Altered Granule Cell Excitability and Mossy Fiber Synaptic Transmission in Alpha-CaMKII+/- Mice. (A) Examples of action potential firing of granule cells in wild-type and mutant mice evoked by steady depolarizing currents (320 pA, 400 ms). (B) Increased input resistance in mutant mice (P = 0.0029). (C) Reduced spike latency in mutant mice (P < 0.0001). Depolarizing currents (320 pA) were injected into granule cells and the latency of the first action potential was measured. (D) The maximal number of spikes evoked by 400 ms depolarizing currents was decreased in mutant mice (P < 0.0001). (E) The efficacy of basal transmission at the mossy fiber synapse was increased in mutant mice (P < 0.0001). The ratio of the peak EPSP amplitude to fiber volley amplitude is shown. (F) Reduced paired-pulse facilitation ratios of EPSPs at intervals ranging from 50 to 5000 ms in mutant mice. (G) Mutant mice had greatly reduced frequency facilitation at 1 Hz. Sample EPSPs were recorded at the time indicated by the numbers in the graph. Error bars indicate s.e.m.
© Copyright Policy - open-access
Related In: Results  -  Collection

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Show All Figures
getmorefigures.php?uid=PMC2562999&req=5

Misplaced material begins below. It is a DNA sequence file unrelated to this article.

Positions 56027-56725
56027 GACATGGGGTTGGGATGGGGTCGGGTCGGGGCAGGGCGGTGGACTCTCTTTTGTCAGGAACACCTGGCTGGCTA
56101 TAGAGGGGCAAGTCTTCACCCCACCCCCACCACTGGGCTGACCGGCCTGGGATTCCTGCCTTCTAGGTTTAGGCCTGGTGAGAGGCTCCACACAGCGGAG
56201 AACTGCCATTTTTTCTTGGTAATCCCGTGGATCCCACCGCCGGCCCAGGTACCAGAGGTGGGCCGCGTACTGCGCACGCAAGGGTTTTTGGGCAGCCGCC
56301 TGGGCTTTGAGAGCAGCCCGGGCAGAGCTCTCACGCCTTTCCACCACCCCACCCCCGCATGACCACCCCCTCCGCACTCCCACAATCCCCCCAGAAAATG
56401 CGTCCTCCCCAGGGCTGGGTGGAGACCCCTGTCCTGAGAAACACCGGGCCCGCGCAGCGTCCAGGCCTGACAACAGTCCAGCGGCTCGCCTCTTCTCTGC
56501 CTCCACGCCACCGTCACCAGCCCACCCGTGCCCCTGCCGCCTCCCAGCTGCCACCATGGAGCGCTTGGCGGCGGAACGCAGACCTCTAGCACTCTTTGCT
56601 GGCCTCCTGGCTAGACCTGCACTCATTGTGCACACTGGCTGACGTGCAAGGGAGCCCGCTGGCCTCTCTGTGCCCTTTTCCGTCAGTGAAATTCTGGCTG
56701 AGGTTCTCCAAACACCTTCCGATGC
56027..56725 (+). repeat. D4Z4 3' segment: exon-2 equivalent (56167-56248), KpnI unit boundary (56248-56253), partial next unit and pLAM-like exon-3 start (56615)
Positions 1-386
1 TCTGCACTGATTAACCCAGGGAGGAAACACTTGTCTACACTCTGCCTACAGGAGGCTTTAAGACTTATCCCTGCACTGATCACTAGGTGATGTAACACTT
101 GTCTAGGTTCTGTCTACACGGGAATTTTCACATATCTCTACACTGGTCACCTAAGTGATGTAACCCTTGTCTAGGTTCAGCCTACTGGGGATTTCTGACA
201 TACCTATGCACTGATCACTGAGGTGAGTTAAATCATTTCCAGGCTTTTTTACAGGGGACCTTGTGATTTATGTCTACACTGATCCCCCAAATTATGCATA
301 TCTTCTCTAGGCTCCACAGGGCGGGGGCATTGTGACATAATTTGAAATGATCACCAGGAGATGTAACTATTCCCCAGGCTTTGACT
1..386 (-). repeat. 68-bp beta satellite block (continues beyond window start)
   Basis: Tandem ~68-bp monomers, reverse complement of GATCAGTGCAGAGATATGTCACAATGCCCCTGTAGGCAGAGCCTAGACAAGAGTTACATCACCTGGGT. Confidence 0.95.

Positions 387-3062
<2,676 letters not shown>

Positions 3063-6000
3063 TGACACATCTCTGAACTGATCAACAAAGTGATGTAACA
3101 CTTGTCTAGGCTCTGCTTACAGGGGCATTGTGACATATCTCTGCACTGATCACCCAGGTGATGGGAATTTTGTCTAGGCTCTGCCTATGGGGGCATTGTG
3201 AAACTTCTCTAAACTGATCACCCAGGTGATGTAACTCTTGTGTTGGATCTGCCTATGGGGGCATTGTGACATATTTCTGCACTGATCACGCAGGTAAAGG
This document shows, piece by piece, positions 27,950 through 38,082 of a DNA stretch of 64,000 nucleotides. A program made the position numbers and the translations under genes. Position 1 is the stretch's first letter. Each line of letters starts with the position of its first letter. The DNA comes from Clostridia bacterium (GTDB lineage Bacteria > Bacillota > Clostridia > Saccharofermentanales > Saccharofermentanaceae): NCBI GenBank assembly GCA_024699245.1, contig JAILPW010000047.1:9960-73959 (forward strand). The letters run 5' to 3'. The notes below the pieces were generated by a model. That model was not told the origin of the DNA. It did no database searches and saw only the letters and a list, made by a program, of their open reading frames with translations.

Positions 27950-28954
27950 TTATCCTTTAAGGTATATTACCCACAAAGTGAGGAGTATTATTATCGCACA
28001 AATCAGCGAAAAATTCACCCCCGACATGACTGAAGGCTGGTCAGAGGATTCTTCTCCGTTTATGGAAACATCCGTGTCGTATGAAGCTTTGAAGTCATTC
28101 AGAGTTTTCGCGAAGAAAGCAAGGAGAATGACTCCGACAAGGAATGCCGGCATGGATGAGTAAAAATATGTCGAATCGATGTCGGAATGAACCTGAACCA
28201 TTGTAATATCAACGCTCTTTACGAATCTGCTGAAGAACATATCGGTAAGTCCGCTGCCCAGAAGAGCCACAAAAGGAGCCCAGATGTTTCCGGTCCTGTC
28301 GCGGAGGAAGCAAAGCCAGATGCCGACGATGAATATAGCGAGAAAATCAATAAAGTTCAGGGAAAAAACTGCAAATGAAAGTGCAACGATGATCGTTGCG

Figure 4: Altered Granule Cell Excitability and Mossy Fiber Synaptic Transmission in Alpha-CaMKII+/- Mice. (A) Examples of action potential firing of granule cells in wild-type and mutant mice evoked by steady depolarizing currents (320 pA, 400 ms). (B) Increased input resistance in mutant mice (P = 0.0029). (C) Reduced spike latency in mutant mice (P < 0.0001). Depolarizing currents (320 pA) were injected into granule cells and the latency of the first action potential was measured. (D) The maximal number of spikes evoked by 400 ms depolarizing currents was decreased in mutant mice (P < 0.0001). (E) The efficacy of basal transmission at the mossy fiber synapse was increased in mutant mice (P < 0.0001). The ratio of the peak EPSP amplitude to fiber volley amplitude is shown. (F) Reduced paired-pulse facilitation ratios of EPSPs at intervals ranging from 50 to 5000 ms in mutant mice. (G) Mutant mice had greatly reduced frequency facilitation at 1 Hz. Sample EPSPs were recorded at the time indicated by the numbers in the graph. Error bars indicate s.e.m.